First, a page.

US to pay price for tariff 'tricks', China's Global Times says

The newspaper said that the tariffs announced by US President Donald Trump on imported solar panels and washing machines are probably "merely a practice run".

BEIJING (BLOOMBERG, REUTERS) - The US will pay a price if it continues to stoke a trade war, according to an editorial in the English edition of China's Global Times, a nationalist newspaper affiliated with the People's Daily.

While US President Donald Trump has "lost the sober ability to make strategic decisions", tariffs announced this week on imported solar panels and washing machines are probably "merely a practice run", the newspaper said.

Trump needs to know that China will react with appropriate measures, it said.

"China should not allow the US to get away without paying a price for making unreasonable demands," the article said.

The newspaper cited China's ability to sell US Treasuries as a means to respond to more aggressive protectionist measures, as well as restrictions on imports on agricultural products, machinery and aircraft.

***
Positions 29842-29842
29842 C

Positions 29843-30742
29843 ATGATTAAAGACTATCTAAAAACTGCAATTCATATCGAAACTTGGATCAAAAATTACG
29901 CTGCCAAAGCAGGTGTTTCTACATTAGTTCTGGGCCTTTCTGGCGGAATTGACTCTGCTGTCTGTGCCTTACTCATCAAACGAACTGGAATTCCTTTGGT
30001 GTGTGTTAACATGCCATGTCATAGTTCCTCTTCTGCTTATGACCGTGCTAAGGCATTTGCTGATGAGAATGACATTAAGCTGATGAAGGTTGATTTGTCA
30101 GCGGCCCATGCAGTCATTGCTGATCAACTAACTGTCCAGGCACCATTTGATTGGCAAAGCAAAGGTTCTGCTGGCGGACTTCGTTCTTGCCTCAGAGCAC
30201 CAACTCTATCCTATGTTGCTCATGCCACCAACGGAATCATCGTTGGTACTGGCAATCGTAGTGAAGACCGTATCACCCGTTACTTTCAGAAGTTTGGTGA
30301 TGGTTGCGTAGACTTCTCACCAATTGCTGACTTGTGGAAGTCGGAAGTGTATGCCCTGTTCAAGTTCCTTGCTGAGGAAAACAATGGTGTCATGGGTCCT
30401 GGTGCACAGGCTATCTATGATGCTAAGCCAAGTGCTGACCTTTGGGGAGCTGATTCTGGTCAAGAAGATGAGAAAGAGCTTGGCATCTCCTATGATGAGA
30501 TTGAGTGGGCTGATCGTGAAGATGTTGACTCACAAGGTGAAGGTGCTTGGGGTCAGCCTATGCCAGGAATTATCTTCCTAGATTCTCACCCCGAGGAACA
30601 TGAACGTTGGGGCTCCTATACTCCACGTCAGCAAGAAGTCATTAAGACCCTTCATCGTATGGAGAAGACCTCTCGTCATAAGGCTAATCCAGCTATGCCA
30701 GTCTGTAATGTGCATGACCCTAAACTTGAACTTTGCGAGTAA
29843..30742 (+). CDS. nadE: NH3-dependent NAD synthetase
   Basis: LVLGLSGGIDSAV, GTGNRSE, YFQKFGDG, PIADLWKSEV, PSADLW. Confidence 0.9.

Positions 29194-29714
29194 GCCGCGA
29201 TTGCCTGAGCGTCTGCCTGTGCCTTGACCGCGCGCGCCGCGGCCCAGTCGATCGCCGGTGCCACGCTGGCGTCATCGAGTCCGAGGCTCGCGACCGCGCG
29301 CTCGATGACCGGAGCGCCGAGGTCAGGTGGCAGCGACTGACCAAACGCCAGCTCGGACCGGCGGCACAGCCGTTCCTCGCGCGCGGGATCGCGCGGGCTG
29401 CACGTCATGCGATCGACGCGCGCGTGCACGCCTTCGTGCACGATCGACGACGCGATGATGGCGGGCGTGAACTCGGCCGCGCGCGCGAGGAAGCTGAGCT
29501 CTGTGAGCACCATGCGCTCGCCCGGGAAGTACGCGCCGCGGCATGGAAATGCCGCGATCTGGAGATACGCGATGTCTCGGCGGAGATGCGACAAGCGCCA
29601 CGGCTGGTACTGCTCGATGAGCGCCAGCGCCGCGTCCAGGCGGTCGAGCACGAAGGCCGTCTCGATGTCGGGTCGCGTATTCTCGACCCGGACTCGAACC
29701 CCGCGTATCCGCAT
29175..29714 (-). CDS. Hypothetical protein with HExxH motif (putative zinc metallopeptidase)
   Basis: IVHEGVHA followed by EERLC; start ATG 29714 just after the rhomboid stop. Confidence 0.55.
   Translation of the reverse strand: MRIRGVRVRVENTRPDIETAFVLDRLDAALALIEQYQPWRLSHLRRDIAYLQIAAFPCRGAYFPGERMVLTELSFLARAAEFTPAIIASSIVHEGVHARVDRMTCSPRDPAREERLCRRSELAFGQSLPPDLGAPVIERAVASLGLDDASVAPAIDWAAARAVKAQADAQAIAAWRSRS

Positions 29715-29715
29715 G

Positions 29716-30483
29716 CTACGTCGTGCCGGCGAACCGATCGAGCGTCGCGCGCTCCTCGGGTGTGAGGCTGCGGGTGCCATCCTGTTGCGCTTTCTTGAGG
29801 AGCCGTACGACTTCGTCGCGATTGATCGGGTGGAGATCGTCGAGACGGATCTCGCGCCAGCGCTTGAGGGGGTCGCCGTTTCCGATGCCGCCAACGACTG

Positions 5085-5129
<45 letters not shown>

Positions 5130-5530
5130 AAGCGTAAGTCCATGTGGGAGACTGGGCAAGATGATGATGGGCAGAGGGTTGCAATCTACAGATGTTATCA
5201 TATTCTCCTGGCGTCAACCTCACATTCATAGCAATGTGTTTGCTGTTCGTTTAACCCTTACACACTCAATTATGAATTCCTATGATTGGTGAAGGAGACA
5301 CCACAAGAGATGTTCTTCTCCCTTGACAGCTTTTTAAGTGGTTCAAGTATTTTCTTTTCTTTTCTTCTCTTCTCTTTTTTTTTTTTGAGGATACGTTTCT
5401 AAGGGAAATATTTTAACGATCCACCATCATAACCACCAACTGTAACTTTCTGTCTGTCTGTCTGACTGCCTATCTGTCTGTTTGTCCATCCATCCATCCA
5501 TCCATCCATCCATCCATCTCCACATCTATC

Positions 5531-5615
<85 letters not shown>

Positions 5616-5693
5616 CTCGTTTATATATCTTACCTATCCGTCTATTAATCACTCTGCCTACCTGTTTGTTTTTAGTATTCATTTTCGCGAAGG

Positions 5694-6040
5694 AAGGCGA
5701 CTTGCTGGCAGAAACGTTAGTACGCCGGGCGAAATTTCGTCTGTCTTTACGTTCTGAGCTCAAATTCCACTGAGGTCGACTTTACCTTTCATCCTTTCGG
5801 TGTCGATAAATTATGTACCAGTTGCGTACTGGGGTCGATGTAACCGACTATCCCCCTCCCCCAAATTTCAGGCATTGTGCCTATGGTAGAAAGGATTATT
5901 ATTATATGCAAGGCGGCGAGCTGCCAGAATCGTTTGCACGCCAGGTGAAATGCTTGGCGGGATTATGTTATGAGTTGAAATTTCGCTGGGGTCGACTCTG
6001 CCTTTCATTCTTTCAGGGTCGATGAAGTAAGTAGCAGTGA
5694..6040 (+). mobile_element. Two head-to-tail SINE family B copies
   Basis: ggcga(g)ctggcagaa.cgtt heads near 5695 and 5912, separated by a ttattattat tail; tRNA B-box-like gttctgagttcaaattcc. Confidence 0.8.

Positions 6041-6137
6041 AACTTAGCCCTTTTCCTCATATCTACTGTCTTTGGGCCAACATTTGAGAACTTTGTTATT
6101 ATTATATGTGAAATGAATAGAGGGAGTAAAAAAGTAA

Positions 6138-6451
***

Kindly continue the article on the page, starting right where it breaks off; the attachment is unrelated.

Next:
China Daily, the nation's flagship English-language newspaper, reported that countries facing trade restrictions including China will retaliate in opaque ways, citing Gary Hufbauer, a senior fellow at the Peterson Institute for International Economics.

"Tit-for-tat is now the name of the game," he said.

On Tuesday, China's commerce ministry branded the move an "overreaction" that would harm the global trade environment for affected products.

"The US' decision ... is an abuse of trade remedy measures, and China expresses strong dissatisfaction regarding this," Wang Hejun, the head of the commerce ministry's Trade Remedy and Investigation Bureau, said in a statement on its microblog.

"China will work with other (World Trade Organisation) WTO members to resolutely defend its legitimate interests in response to the erroneous US decision."

Washington said it will impose a 20 per cent tariff on the first 1.2 million imported large residential washers in the first year, and a 50 per cent tariff on additional imports. The tariffs fall to 16 per cent, and 40 per cent, respectively, in the third year.

A 30 per cent tariff will be imposed on imported solar cells and modules in the first year, declining to 15 percent by the fourth year. The measure allows 2.5 gigawatts of unassembled solar cells to be imported tariff-free in each year.

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